Last week, while in Southern Spain, I had the wonderful opportunity to work in a bakery for an evening. Luckily it wasn't just any night: It was Jan. 5, the night that the Reyes Magos — the three wise men — bring Spanish children presents. The typical Spanish pastry that coincides with the holiday, called roscón de reyes or King's Cake, is consumed in mass quantities on the following morning.
I arrived to find the bakery, Confiteria La Piedra Escrita, crowded with people waiting to pick up their roscónes. Pascual, my pastry chef friend, quickly escorted me to the kitchen where his family was hard at work mass producing over 1000 cakes! The rest of the night was a whirlwind of rolled dough and whipped crema.
With spongelike layers and fluffy filling, this cake is a delicious dessert excellent for any occasion. There are four options for filling — whipped cream, chocolate whipped cream, meringue, and crema (a thick sugar-flour custard) — but my favorite is whipped cream. If you ever have one, you should pair with either coffee or champagne. To take a look at a gallery from my adventures in Spanish baking, and for a recipe to experiment in your own kitchen,
Roscón de Reyes
From The Cuisines of Spain: Exploring Regional Home Cooking by Teresa Barrenechea
1/2 cup sugar, plus extra for sprinkling
Minced zest of 1/2 lemon
Minced zest of 1/2 orange
2 1/2 tsp. (1 envelope) active dry yeast
2/3 cup milk, heated to lukewarm (90°F to 100°F)
1/2 cup unsalted butter, at room temperature
3 tablespoons orange-flower water
1/2 tsp. salt
3 cups unbleached all purpose flour, plus extra for dusting
olive oil for preparing pan
1/2 cup candied fruits, finely chopped, optional
whipped cream, chocolate whipped cream, meringue, or pastry cream optional for filling
- In a food processor or blender, combine the 1/2 cup sugar and both citrus zests and process on high speed until you have a mixture of fine particle. Set aside.
- In a large bowl, dissolve the yeast in the warm milk and let stand for about 5 minutes, or until foamy.
- Add sugar-zest mixture, the butter, 2 of the eggs, the orange flower water, and the salt and stir with a wooden spoon until all the ingredients are well mixed.
- Add half the flour to the milk mixture and mix with your hands until well blended. Add the remaining flour and continue mixing until all the flour is incorporated.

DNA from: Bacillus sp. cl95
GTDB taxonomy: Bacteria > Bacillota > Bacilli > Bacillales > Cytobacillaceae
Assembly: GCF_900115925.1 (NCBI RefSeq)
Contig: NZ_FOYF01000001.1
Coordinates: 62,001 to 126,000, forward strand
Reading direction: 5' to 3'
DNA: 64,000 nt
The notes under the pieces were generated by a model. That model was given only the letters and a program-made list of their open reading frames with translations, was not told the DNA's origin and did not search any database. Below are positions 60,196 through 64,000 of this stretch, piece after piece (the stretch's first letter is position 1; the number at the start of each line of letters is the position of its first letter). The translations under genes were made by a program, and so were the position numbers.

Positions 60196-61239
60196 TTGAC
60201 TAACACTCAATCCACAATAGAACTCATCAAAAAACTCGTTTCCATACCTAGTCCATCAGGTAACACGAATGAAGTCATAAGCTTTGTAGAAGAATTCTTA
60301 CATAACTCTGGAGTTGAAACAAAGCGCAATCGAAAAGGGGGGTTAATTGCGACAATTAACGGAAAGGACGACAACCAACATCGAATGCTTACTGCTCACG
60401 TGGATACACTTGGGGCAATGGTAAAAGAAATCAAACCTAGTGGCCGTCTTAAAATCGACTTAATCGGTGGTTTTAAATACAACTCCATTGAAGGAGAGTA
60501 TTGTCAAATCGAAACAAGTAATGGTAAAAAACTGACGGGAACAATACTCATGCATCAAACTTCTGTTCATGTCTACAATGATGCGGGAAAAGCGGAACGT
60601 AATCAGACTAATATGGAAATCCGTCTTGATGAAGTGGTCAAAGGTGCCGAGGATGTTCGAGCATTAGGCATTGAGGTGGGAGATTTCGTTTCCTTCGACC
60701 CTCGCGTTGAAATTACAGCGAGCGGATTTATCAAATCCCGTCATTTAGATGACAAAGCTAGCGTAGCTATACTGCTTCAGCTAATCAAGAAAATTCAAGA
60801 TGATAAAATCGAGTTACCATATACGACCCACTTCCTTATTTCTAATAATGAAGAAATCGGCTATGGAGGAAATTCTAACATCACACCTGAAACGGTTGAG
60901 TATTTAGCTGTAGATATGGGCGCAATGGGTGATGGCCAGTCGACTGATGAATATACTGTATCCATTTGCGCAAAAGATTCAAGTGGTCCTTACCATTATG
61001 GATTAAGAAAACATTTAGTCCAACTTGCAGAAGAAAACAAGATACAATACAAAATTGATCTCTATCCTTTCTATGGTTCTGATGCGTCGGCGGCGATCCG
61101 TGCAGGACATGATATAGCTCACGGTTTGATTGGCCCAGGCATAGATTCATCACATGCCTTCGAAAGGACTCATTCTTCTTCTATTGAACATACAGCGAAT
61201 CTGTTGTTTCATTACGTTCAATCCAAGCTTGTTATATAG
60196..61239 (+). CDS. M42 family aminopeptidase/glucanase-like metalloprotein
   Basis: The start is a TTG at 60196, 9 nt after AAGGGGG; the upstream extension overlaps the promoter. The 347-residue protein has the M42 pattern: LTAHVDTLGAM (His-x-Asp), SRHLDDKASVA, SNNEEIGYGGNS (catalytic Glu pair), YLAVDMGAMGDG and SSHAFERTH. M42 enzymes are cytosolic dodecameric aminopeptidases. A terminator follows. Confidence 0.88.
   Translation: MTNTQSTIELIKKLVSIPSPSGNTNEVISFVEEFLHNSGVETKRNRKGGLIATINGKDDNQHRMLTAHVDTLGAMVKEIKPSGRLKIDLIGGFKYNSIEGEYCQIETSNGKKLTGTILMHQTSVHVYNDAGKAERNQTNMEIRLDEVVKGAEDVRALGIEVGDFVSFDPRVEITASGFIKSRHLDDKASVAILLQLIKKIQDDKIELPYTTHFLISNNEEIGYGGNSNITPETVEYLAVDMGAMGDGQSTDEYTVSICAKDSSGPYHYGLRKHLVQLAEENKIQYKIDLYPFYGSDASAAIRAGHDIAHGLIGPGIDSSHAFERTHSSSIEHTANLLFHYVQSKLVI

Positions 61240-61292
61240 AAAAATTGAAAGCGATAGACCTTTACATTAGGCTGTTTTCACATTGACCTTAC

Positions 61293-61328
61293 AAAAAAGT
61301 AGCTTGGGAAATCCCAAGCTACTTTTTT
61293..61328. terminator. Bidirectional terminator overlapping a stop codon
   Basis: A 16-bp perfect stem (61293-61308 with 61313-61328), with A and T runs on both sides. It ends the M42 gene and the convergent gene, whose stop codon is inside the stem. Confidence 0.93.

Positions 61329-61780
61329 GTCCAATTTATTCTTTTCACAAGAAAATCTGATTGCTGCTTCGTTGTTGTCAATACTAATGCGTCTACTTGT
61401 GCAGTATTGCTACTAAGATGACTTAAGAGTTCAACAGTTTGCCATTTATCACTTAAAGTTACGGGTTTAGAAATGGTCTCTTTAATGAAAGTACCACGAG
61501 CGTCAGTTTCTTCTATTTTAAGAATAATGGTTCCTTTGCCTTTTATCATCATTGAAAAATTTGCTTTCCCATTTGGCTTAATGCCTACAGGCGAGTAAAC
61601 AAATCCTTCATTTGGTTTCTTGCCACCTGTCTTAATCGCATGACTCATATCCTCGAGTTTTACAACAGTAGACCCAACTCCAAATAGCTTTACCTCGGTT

- Knead the dough in the bowl for a few minutes until it is smooth, flexible, and no longer sticky.
- Cover the bowl with a kitchen towel and let the dough rest in a warm spot for about 1 hour, or until it has roughly doubled in size.
- Preheat the oven to its lowest setting and brush rimmed baking sheet with olive oil.
- Punch down the dough. On a floured work surface, using your palms, roll the dough back and forth until it forms a log about 30 inches long and 2 1/2 inches in diameter. Place it on the prepared baking sheet and bring the ends together to form a circle with a hole in the center 4 to 5 inches in diameter, forming a "crown." Alternatively, divide the dough in half and form 2 logs each 15 inches long and 2 1/2 inches in diameter. Form the logs into 2 crowns on the baking sheet.
- Fill an ovenproof bowl with water and place it at the rear of the oven.
- Place the baking sheet with the dough crown in the oven. Let the dough rise for about 1 hour, or until nearly doubled in size.
- Remove the pan from the oven and increase the oven temperature to 400°F. Break the remaining egg into a small bowl, beat until blended, and brush it onto the crown(s). Scatter the candied fruits evenly over the top(s), if desired, and sprinkle evenly with the sugar.
- Bake the cake(s) for 25 to 30 minutes, or until golden. Transfer to a wire rack and let cool on the pan.
- Transfer to a serving plate and serve at room temperature.
- If desired, carefully slice the cake in half lengthwise. Spread the inside with the filling of your choice and top with the other half of cake.
Makes 1 15-inch or 2 8-inch coil cakes.